Instead of pleas for justice on behalf of these discarded workers, industry and lawmakers pushed for legislation that would accelerate their replacement. They demanded passage of the Immigration Innovation Act — a bill to triple the number of foreign tech workers brought in as lower-wage substitutes.

The narrative could not be allowed to depart from the approved script.

Here are the forbidden facts which have been edited out:

The great and broadly-shared middle-class growth that occurred in the 20th century took place during a period of low immigration.

Following the 1880-1920 immigration wave, which saw the foreign-born population double from 7 million to 14 million people, Congress passed a law to reduce future immigration. Between 1920 and 1970, America’s foreign-born population shrank from 14 million to 9.6 million. For half a century, the number of immigrants declined both in total number and as a share of the population.

This period witnessed rapid wage growth.

According to the Congressional Research Service, from 1945 to 1970 — as the foreign-born population fell — the bottom 90 percent of wage earners saw an 82.5 percent increase in their wages. During this time, millions of prior immigrants were able to climb out of the tenements and into the middle class.

In 1965, Congress passed a new immigration law which helped produce an unprecedented wave of low-skilled immigration. The foreign-born population more than quadrupled, from fewer than 10 million in 1970 to more than 42 million today. In 1970, fewer than 1 in 21 residents were foreign-born, today it is approaching 1 in 7. In cities such as Los Angeles and New York, almost 4 in 10 current residents were born in another country. One-fifth of our residents now speak a language other than English at home. One-quarter of our residents is now either an immigrant or born to immigrant parents.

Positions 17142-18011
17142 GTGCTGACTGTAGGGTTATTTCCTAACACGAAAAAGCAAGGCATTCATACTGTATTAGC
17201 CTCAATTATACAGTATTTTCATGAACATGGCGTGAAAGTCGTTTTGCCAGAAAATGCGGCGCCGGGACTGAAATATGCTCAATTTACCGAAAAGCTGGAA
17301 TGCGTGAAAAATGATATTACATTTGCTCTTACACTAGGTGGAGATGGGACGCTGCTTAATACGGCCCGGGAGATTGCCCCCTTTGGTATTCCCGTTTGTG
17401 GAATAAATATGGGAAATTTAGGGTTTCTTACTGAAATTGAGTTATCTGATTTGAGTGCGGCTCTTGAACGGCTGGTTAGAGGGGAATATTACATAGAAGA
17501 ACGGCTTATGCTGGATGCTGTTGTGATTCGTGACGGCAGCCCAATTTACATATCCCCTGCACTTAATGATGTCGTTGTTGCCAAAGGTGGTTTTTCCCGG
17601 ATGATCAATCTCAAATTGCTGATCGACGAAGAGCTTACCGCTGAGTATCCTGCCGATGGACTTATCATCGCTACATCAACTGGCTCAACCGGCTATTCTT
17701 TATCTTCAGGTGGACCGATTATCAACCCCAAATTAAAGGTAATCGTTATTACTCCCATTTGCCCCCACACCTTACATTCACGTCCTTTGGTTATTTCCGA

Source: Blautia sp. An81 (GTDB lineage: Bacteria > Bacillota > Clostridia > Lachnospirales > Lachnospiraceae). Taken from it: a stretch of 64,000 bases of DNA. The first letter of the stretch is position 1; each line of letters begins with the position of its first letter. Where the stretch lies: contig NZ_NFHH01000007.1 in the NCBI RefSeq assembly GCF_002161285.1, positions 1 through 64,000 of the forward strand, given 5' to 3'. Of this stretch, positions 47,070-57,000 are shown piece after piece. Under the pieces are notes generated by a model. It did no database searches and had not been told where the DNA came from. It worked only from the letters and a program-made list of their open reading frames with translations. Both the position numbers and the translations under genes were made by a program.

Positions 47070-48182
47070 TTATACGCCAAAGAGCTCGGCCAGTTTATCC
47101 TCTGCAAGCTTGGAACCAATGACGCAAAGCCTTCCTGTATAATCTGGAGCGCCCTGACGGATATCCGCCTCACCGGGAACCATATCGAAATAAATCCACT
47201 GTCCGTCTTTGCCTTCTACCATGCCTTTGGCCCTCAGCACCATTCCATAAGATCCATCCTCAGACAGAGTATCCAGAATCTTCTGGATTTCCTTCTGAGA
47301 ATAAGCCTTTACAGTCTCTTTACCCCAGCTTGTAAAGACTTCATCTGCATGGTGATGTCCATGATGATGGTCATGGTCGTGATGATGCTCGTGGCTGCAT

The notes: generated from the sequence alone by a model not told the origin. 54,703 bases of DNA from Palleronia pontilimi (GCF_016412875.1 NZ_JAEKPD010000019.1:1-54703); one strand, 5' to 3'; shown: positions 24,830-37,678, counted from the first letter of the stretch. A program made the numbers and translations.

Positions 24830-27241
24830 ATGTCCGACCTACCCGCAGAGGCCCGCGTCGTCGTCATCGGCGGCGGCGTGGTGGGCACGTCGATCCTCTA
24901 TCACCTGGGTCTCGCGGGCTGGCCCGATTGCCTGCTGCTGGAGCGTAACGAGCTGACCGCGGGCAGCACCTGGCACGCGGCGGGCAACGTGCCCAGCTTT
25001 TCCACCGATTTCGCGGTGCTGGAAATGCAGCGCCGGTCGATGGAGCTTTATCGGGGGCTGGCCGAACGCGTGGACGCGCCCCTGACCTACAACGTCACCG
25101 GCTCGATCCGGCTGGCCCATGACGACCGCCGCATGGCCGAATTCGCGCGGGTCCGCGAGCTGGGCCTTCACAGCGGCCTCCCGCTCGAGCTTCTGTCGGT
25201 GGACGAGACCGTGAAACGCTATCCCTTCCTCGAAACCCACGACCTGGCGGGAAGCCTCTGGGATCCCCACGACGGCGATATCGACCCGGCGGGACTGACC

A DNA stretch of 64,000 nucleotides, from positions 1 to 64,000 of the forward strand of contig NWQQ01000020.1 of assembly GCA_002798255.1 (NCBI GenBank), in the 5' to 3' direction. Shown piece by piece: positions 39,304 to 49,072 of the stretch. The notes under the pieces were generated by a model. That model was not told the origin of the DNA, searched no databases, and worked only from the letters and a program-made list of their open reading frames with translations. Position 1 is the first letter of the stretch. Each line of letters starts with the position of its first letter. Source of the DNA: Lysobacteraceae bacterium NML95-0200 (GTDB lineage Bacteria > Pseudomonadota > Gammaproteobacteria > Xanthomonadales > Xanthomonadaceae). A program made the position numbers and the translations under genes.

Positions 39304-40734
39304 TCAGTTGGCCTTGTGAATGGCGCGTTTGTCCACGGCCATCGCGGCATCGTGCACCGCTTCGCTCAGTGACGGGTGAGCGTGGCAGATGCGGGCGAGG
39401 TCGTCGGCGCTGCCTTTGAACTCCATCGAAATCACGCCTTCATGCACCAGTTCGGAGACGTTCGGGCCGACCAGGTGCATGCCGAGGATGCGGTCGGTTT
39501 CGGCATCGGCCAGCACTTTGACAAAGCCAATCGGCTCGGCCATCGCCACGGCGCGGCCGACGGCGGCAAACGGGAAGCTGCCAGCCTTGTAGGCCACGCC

This ongoing immigration wave continues during a time when workers are being replaced with automation, when record numbers are living on welfare and when manufacturing plants are closing their doors. All of this has combined to help create an immense wage-compressing surplus of labor: 66 million working-age residents are not working. Real average hourly earnings are lower now than they were in 1973.

The Congressional Research Service reports that during the 43 years between 1970 and 2013 — when the foreign-born population grew 325 percent — incomes for the bottom 90 percent of earners fell nearly 8 percent.

And yet, on autopilot, each year the U.S. further swells the labor supply by issuing millions of new visas to foreign nationals seeking jobs and residency in the United States.